3. I also use a personalized electronic-response system (PERS) based on simple, inexpensive TV remotes that transmit a student's identity code and have five buttons (A thru E) that enable students to vote in response to multiple-choice questions in class. A computer records every response and provides a histogram of the accumulated responses for display. The psychological impact of the combination of individual accountability (the computer, and thus I, know what each student chose), knowledge of overall class response, and anonymity to peers is particularly valuable and makes this more useful than other real-time forms of student feedback and assessment. The students are more engaged in the material because they are continually responding to questions about it. Also the PERS provides ongoing feedback from the students to me and to the rest of the class as to how well they understand the material. When used properly, PERS can profoundly change the nature of the classroom and the student's expectation about learning the material.2

This became startlingly clear to me the first (of many) times a mixture of whoops and curses (depending on their respective PERS predictions) greeted the outcome of an introductory physics demonstration experiment I carried out in a large lecture. The number and quality (and gender balance) of unsolicited questions also goes up dramatically, which makes class much more fun. Now, instead of reciting a lecture to a group of bored and/or mindlessly scribbling students, I am having a conversation with them about physics. PERS also can provide ongoing data that is both enlightening and sobering.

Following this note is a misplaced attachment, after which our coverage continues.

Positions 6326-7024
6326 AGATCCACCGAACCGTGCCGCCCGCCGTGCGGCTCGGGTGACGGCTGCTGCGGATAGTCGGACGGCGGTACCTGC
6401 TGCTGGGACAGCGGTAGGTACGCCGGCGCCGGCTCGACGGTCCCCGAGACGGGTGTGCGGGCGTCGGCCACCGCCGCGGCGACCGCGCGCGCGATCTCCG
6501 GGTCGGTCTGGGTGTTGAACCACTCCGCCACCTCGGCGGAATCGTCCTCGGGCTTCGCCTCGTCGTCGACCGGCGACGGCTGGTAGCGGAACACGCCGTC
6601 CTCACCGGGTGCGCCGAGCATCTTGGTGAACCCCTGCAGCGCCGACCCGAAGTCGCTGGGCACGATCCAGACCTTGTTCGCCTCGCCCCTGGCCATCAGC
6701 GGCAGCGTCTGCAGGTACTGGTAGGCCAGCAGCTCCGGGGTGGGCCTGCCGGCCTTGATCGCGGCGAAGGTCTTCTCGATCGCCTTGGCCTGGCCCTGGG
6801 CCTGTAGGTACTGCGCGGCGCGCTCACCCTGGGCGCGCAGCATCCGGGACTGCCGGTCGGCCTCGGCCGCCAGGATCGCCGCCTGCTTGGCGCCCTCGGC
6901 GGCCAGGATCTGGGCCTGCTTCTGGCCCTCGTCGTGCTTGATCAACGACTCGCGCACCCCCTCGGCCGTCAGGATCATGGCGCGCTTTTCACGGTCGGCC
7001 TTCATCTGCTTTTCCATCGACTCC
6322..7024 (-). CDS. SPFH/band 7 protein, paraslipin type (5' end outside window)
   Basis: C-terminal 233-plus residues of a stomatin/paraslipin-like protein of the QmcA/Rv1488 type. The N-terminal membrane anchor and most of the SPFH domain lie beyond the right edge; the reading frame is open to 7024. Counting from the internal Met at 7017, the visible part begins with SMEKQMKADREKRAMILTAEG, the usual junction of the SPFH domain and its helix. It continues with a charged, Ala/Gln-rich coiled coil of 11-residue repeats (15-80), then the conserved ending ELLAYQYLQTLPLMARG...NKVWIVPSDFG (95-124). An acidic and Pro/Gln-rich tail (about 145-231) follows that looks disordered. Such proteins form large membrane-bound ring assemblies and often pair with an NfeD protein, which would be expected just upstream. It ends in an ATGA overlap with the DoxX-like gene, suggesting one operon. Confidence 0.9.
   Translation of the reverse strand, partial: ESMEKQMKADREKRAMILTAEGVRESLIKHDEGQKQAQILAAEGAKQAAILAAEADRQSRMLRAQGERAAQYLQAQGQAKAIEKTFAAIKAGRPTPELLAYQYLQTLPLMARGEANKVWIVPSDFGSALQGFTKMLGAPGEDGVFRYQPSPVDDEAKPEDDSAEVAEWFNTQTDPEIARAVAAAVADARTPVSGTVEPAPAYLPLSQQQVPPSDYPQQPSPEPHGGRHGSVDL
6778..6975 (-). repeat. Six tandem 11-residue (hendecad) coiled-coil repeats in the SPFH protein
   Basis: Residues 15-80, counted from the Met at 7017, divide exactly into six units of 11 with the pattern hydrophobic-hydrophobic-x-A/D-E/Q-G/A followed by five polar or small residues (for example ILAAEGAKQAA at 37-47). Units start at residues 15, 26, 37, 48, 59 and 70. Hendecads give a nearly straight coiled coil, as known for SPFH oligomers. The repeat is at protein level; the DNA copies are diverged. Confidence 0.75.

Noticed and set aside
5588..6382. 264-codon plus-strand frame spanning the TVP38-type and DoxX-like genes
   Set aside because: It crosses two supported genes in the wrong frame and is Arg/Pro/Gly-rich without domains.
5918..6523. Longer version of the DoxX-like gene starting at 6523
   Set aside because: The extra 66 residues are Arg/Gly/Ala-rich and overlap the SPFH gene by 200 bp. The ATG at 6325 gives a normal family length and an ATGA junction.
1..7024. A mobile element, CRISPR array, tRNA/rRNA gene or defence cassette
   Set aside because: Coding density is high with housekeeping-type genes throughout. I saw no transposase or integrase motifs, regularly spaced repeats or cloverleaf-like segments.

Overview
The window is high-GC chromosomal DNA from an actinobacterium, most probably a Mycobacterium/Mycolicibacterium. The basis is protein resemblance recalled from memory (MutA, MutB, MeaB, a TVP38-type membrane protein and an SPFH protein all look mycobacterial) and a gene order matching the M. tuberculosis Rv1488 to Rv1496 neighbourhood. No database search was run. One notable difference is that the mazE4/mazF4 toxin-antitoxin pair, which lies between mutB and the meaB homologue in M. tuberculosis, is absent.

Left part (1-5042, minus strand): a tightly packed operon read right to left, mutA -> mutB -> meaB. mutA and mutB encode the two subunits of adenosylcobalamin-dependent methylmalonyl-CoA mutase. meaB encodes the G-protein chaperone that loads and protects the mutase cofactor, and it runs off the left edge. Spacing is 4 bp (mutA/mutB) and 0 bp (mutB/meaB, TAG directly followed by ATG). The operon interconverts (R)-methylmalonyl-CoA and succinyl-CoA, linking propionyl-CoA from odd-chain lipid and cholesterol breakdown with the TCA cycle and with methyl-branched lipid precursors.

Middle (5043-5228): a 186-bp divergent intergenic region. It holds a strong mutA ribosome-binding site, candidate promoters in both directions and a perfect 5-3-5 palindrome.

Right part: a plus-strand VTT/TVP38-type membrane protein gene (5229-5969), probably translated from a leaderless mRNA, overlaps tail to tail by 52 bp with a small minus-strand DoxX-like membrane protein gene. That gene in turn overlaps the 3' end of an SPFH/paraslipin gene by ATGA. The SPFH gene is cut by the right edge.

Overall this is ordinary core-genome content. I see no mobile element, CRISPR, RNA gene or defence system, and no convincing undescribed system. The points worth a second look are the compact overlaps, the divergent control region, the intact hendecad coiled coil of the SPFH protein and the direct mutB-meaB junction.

I have been able to measure, for example, that information I simply tell the class, even with a visual cue, is retained by only 10% of the students 15 minutes later. In contrast, if that information is given in the context of a PERS question, so that they are invested in the answer, more than 90% of the students retain the information two days later. This is the case even though most of the class initially answered the question incorrectly. PERS also provides a natural mechanism for students to discuss questions and concepts, which can dramatically improve understanding and long-term retention.3

The use of PERS and other forms of collecting data on student learning (such as regular open-ended online questions and listening in on student collaborative problem-solving sessions) has made me realize how inadequate my traditional exam and homework questions were at probing students' conceptual understanding and their ability to "think like scientists." Like bad data in any science, these inadequate exam questions led me to faulty conclusions about my teaching effectiveness despite 20 years of experience. I have now found that basing my teaching practices and conclusions on good data and on past research is as effective for advancing teaching as it is for advancing optical sciences. I believe it is our best hope for achieving the science education system we need.


  1. How people learn, NAS Press, Wash. D. C. (2000).
  2. M. Dubson and C. Wieman, (unpublished)
  3. C. Crouch and E Mazur, Am. J. Phys., 69, 970 (2001).

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Nobel laureate CARL WIEMAN is a member of the APS/AIP/AAPT Task Force on Undergraduate Physics, a member of the National Research Council Board on Science Education, and a professor of physics at the University of Colorado, 440 UCB, Boulder, CO 80309-0440; e-mail: